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Natural News posts alarming but, factually inacurate article on bananas.

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posted on Jun, 5 2011 @ 09:36 PM

Originally posted by boncho
reply to post by XmikaX

The banana plant is a hybrid, originating from the mismatched pairing of two South Asian wild plant species: Musa acuminata and Musa balbisiana.

Between these two products of nature, the former produces unpalatable fruit flesh, and the latter is far too seedy for enjoyable consumption.

Nonetheless, these closely related plants occasionally cross-pollinate and spawn seedlings which grow into sterile, half-breed banana plants.

What gets me about this is; if the current variety of banana is endangered, why don't they go back to the original source and cross breed the two musa plants until they come up with a new variety of palatable banana plant to replace the Cavendish if it goes the way of the dinosaur?

I doubt I'm the only one who thought of this and I hope someone is pursuing this avenue so my grand-kids won't have to grow up in a world with no bananas.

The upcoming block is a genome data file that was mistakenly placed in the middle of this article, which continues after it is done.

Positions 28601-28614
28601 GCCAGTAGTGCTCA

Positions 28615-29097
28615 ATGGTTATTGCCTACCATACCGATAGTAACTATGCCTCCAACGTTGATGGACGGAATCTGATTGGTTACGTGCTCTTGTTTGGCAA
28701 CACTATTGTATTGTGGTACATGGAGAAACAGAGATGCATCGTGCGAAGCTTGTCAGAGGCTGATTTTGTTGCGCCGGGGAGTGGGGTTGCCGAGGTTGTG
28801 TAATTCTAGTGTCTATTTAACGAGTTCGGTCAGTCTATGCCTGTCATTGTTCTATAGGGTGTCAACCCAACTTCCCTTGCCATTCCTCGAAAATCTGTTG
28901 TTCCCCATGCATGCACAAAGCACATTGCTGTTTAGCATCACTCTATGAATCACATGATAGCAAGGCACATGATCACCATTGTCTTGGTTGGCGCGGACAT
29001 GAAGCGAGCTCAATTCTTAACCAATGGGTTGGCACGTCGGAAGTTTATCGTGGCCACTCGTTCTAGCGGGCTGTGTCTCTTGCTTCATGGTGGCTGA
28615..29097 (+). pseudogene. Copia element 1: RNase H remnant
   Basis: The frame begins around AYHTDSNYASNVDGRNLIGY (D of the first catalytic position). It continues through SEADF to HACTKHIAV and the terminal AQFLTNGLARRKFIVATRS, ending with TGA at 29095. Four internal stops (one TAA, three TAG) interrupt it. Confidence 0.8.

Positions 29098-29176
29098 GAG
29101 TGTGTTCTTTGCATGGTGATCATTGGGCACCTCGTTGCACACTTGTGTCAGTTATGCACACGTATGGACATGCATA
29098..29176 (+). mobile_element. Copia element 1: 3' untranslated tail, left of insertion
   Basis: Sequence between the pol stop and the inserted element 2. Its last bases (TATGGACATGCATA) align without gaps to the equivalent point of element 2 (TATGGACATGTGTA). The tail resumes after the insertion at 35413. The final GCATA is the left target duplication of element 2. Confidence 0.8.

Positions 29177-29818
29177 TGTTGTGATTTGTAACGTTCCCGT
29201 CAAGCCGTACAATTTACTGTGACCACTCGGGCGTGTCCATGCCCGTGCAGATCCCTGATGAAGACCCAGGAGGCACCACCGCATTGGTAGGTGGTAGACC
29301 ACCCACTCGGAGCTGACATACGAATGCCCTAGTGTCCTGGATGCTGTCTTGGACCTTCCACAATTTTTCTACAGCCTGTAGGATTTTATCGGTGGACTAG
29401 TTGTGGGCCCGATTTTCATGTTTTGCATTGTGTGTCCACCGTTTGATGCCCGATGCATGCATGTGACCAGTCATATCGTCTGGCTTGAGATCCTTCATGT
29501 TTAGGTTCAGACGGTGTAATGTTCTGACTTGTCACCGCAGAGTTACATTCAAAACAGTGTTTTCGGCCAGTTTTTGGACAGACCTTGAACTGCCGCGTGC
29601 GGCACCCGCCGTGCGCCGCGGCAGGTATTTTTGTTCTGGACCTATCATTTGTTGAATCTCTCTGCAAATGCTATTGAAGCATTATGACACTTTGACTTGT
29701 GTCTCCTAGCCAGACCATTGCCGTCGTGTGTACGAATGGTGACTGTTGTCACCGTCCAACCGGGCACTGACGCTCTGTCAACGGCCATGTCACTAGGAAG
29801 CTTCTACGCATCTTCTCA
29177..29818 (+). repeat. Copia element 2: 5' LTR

posted on Jun, 6 2011 @ 05:08 PM
. The things I don't know about bananas...or almonds. What other fruit surprises await me?

posted on Jun, 6 2011 @ 08:18 PM
reply to post by FortAnthem

Here is a good history and a possible future for the bannana as we know it.

From what I gather from the article, it is not so much the banana that is threatened at the moment, but the type of banana that we are used to that is threatened.

As far as some radical genome project going on (far-fetched to say the least), it seems the certain type of banana we like is susceptible to disease. But of course, there are hundreds of others:

In an area about the size of a U.S. shopping mall, Aguilar, 46, is growing more than 300 banana varieties. Most commercial growing facilities handle just a single banana type-the one we Americans slice into our morning cereal.

A "banana apocalypse" has already happened years ago:

A wild scenario? Not when you consider that there's already been one banana apocalypse. Until the early 1960s, American cereal bowls and ice cream dishes were filled with the Gros Michel, a banana that was larger and, by all accounts, tastier than the fruit we now eat. Like the Cavendish, the Gros Michel, or "Big Mike," accounted for nearly all the sales of sweet bananas in the Americas and Europe. But starting in the early part of the last century, a fungus called Panama disease began infecting the Big Mike harvest.

As Darwin said....

Survival of the fruitiest?


edit on 6-6-2011 by boncho because: (no reason given)

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